69 The first workshop: Orientation, community building, collectively define critical diversity examine their teaching using the rubric of the six areas of potential diversity curriculum infusion (see sidebar) The second workshop: self-transformation examine their biases and their commitment to diversity The third workshop present preliminary drafts of their course revisions receive constructive feedback from the group The fourth and final workshop is a celebratory experience: present the pre- and post-syllabi discuss the implementation experience.

70 DCIP Faculty Outcomes:
aroused faculty interest in the scholarship of diversity appreciation for the opportunity to be empowered and challenged; chance to discuss diversity and curriculum infusion; raised consciousness of diversity and its enrichment in the curriculum; newly energized teaching; increased knowledge of diversity; new teaching strategies they have learned; heightened sensitivity and responsiveness to diverse groups of students.

71 Recreation Administration Agribusiness Kinesiology English
The inventories were distributed by David Conn to every Cal Poly department chair/head with undergraduate major(s) and the Multiple Subject Credential program.  Column A %  None-Low Columns C & D % medium-high and high Nutrition Recreation Administration Agribusiness Kinesiology English Modern Languages Literatures History Social Sciences Multiple Subject Credential engineering mathematics life and physical sciences


73 Example: Maricopa This program provides funding to support faculty as they seek to infuse diversity issues and perspectives into courses they currently teach. These projects are completed within the framework of the Program for Infusing Diversity into the Curriculum. There is a one-year commitment to the Program, which runs from summer each year to the end of spring semester the following year.

74 Maricopa Example Selected participants receive a stipend for 90 hours during their one-year commitment. This stipend is approximately equivalent to one, 3-hour course load.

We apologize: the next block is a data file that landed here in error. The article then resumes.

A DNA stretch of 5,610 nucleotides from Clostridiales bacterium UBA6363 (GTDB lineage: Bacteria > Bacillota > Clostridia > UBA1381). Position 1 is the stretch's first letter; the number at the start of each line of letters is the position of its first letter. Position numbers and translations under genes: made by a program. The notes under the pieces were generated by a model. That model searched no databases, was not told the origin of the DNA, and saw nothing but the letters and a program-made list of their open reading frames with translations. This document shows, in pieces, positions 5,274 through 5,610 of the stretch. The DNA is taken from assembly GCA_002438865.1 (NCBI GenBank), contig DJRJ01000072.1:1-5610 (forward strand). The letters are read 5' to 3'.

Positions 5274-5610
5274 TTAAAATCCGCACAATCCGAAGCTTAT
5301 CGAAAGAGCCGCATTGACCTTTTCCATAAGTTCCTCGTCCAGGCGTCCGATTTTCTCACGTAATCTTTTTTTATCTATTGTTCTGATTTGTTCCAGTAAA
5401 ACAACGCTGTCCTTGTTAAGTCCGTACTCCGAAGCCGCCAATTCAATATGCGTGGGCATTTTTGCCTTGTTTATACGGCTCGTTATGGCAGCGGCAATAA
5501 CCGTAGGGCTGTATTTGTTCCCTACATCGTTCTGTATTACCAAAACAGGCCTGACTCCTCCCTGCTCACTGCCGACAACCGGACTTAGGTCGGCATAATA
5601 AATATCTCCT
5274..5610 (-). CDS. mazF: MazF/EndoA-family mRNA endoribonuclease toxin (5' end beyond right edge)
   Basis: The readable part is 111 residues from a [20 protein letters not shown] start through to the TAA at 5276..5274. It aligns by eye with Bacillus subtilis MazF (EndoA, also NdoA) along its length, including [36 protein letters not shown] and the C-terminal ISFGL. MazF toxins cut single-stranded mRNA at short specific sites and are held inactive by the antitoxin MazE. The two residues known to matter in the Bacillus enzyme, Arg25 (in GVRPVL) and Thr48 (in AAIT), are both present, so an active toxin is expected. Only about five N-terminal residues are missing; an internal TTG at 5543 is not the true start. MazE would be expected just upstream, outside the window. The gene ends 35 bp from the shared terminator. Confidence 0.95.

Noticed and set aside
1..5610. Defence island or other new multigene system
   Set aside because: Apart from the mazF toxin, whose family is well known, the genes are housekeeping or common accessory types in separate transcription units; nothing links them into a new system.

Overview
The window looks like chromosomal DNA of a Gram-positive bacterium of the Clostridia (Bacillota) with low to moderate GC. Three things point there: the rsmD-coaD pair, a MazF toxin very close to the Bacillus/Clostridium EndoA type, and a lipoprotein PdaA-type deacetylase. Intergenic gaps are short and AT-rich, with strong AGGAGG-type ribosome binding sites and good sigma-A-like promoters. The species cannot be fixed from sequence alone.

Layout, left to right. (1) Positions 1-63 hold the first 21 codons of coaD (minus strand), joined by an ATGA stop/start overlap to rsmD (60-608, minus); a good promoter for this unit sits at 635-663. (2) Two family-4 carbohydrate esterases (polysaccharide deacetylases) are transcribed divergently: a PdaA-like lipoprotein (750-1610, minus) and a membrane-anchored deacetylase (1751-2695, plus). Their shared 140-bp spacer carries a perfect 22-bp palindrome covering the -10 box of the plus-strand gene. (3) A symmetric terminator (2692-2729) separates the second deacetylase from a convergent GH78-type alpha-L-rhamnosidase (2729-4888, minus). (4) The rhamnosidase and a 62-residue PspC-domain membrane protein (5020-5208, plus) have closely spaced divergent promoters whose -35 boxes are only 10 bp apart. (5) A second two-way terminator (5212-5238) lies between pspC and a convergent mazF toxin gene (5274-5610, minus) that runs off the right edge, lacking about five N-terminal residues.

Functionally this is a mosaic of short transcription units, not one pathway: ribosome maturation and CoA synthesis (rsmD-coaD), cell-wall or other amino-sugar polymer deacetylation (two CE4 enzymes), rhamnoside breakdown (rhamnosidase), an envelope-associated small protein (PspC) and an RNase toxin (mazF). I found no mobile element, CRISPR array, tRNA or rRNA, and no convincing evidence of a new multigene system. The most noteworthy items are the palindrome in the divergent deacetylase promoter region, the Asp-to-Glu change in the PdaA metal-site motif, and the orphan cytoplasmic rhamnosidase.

75 Barriers and Challenges to Infusion

76 What are the perceived barriers to infusing diversity into teaching?
Student barriers Perceived student defensiveness Concern over student evaluations Perceived multicultural fatigue Perceived lack of connection to content from IUPUI Multicultural Teaching Community of Practice Faculty Survey,

77 Students think that addressing bias is better than ignoring it
From Boysen et al., 2009, Journal of Diversity in Higher Education

78 If students are not the barrier, what is?
Teaching resources e.g., Where would I begin to acquire knowledge, gain confidence about how to teach about diversity? Perceived especially by instructors who are not “diverse” Time constraints e.g., I’ve got a standard curriculum to cover; there’s no time for covering extras like diversity Lack of knowledge e.g., My graduate training did not include diversity, cultural competence from IUPUI Multicultural Teaching Community of Practice Faculty Survey,

79 Learning Environment Since resistance is an expression of fear, anxiety, and discomfort, educators need to create an environment of “psychological safety and readiness” (Friedman and Lipshitz 1992). Robert Kegan (1982) discusses the need for “confirmation” (an environment of support) before “contradiction” (conditions that challenge current meaning-making systems). Educators jump to “contradiction,” providing new and challenging perspectives without first establishing environments and relationships of trust (among the students, but especially with the teacher).

80 Resistance Resources: Diane J
Resistance Resources: Diane J. Goodman, Promoting Diversity and Social Justice: Educating People from Privileged Groups (Sage 2001). References Friedman, V. J., and R. Lipshitz Teaching people to shift cognitive gears: Overcoming resistance on the road to model II. Journal of Applied Behavioral Science 28 (1): 118–36. Hardiman, R., and B. Jackson Racial identity development: Understanding racial dynamics in college classrooms and on campus. In Promoting diversity in college classrooms: Innovative responses for the curriculum, faculty, and institutions, ed. M. Adams, 21–37. San Francisco: Jossey-Bass. Helms, J An update on Helms’ white and people of color racial identity models. In Handbook of multicultural counseling, ed. J. G. Ponterotto, J. M. Casa, L. A. Suzuki, and C. M. Alexander, 181–98. Thousand Oaks, CA: Sage. Kegan, R The evolving self: Problems and process in human development. Cambridge, MA: Harvard University Press. Tatum, B. D “Why are all the Black kids sitting together in the cafeteria?” and other conversations about race. New York: Basic Books